The crisis originated from a variety of reasons: In addition to the incipient global economic recession, the country felt the effects of financial and currency crises in Russia and Brazil. Besides the dependence on the US-dollar and as a consequence thereof the over-valuation of the Argentinian peso, the lack of fiscal discipline, low domestic savings and capital flight, the absence of reforms and the loss in foreign exchanges reserves led to an economic slump. After the measures taken by Argentina and the IMF initially had failed and the IMF had refused payment of an urgently needed credit tranche, by the end of 2001, Argentina declared its sovereign default and proclaimed a moratorium on debt service. A few days later, the federal parliament passed the Public Emergency and Exchange Regime Act, proclaiming a public emergency in “social, economic, administrative, financial, and currency exchange matters” and empowered the government to restructure the Republic’s sovereign debt. As a result – after freezing bank deposits, converting dollar deposits and loans into peso deposits and ending the peso’s dollar parity – Argentina refused (and still refuses to the present day) to service foreign bonds held by private creditors, seeking to negotiate a debt swap. In 2005 and 2010, Argentina launched conversion offers to its creditors which granted the holders the possibility to swap their existing bonds against new bonds with a loss in value. Most creditors – more than 92% – agreed to Argentina’s offer. However, 7% of the bondholders did not participate in the debt-to-debt swap, seeking full compensation based on their “old” titles.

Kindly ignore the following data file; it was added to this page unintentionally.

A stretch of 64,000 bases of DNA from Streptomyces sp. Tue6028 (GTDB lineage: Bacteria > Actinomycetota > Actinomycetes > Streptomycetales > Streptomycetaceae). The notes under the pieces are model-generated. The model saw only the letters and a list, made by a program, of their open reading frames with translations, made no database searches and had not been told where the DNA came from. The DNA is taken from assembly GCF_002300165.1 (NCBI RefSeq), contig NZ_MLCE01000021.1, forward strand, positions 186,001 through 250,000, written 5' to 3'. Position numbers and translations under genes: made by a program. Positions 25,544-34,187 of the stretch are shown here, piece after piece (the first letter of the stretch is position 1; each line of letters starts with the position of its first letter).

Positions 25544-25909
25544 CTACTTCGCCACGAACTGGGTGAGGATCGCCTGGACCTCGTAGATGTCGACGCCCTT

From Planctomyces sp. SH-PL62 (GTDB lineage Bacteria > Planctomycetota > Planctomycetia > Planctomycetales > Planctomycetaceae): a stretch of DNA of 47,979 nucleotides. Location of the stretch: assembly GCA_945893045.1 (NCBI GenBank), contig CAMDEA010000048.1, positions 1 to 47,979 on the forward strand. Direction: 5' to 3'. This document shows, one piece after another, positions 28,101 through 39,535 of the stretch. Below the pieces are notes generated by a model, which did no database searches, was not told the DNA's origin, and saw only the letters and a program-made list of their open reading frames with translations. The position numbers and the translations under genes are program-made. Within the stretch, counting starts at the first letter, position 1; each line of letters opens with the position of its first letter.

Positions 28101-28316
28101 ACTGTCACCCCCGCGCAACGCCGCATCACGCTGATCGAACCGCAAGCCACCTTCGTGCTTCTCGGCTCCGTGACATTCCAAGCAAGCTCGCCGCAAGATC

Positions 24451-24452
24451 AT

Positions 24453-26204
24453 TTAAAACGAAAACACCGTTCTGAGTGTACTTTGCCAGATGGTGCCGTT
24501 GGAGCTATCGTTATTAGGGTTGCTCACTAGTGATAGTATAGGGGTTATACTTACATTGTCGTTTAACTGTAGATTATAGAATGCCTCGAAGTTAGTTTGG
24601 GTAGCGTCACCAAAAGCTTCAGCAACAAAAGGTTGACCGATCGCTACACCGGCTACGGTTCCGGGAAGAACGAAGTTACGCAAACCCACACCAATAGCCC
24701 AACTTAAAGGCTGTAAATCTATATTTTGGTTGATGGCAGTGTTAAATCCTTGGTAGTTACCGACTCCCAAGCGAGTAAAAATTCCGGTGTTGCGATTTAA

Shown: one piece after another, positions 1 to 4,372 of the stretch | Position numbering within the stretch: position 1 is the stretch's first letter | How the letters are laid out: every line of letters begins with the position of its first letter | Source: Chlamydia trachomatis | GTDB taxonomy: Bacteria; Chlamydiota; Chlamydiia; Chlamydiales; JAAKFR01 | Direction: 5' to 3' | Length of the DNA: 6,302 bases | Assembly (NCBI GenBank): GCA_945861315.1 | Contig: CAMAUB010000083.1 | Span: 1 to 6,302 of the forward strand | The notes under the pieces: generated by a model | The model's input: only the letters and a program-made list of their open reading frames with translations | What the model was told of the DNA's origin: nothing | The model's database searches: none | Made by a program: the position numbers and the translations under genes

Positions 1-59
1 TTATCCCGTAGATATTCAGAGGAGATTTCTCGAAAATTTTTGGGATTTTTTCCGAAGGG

Until the present day, Argentina insists on restructuring, while these holdout creditors insist on full compensation. It is therefore not surprising that the Argentine crisis has become a matter for the courts. Both national and international courts and tribunals have had to address whether and, if so, to what extent Argentina has the right to invoke a state of necessity to justify its interruption of debt service vis-à-vis private bondholders.